Savings

ANALYSIS | How to really protect your savings from a market crisis just before retirement

How can you reduce the risk of seeing your savings wiped out by a market crisis just before retirement? New research shows that traditional risk management methods can make things worse, writing Tracy Jensen.


Sequence of returns risk refers to the risk of a retiree retiring just before a crisis or negative returns. If this happens, the retiree begins his retirement by regularly withdrawing money from his investment to ensure his income and the money withdrawn may never recover when the market recovers.

Nedgroup Investments has spent most of this year studying the effects of the sequence of returns by analyzing the results after 10 years of retirement across hundreds of scenarios and various portfolios.

What we have found in practice is that the order of returns is less important than the overall returns earned by a retiree. In addition, traditional methods of reducing sequence of returns risk (e.g. reducing exposure to growth assets and a number of clustering approaches) may actually lead to poorer investment results. for retirees.

The scenarios below explain why this research is important to consider for any retirement plan.

  • The “worst case” – a perfect storm of return risk sequence

Consider an investor who retired on January 1, 2008 just before the impending financial crisis. Suppose they have invested in a high equity fund (which contains about 75% growth assets, which has noticeable ups and downs) and have withdrawn what is considered a high income of 10 % in the first year, which increases with inflation.

Assuming they had R1 million at the start of their retirement on January 1, 2008, today (June 30, 2022) they would have just under R300,000.

  • The “magic case” – an experience without volatility

Now imagine the same perfect storm example, but we had the magical ability to remove all the ups and downs so that the retiree had absolutely no volatility but still got the same average returns over the period. If they had R1 million at the start of their retirement in 2008, today (June 30, 2022) they would be just over R300,000.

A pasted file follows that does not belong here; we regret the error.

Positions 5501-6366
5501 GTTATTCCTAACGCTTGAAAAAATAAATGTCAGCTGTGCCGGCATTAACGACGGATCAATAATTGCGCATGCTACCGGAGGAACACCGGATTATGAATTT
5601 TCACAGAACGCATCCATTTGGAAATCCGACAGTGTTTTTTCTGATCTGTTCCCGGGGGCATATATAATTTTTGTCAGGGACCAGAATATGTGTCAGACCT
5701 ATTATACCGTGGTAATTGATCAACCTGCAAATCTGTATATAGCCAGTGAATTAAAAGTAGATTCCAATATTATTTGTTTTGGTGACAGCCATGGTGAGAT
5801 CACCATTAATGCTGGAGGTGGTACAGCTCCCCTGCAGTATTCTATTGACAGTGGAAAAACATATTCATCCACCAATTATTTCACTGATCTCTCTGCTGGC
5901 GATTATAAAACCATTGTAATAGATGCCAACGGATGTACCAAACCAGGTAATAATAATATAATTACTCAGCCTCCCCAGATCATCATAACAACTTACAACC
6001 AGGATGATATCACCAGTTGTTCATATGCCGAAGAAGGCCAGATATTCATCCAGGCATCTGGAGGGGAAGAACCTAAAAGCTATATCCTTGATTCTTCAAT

To be precise, they would have R32,291 more with a zero volatility strategy – so not a big improvement. This small improvement was consistent across our research of many retirement dates for those who retired just before a market drop. However, for all other retirement dates, the rand value 10 years after retirement of the zero-volatility fund was generally lower than that of a standard high-equity fund.

Recognize the emotions experienced by investors

Although the results for the 2008 Perfect Storm example were not that different, the paths were dramatically different, as shown in the table below. Imagine how you would feel if a little over a year into your retirement you had lost nearly R300,000 of the one million rand you retired with. Naturally, it would be very difficult to stay the course and not change your investment.

Rand value of 1 million rand invested on 1 January 2008 with an initial withdrawal of 10% with the aim of increasing income with inflation

Tested with Nedgroup Investments Core Diversified Fund Class C. Source: Nedgroup Investments

So what strategies could be considered to help retirees stay the course?

We tested two different strategies to see if they could help. The first is to reduce the proportion of growth assets to reduce volatility and the second is called the bucketing method.

Both strategies were tested for a range of different retirement dates going back as far as we had data for our high equity fund (i.e. May 2002). Each person retires with 1 million rand and receives 10% income in the first year, which increases with inflation. For each retirement date, we tested how much money someone had left 10 years after retirement.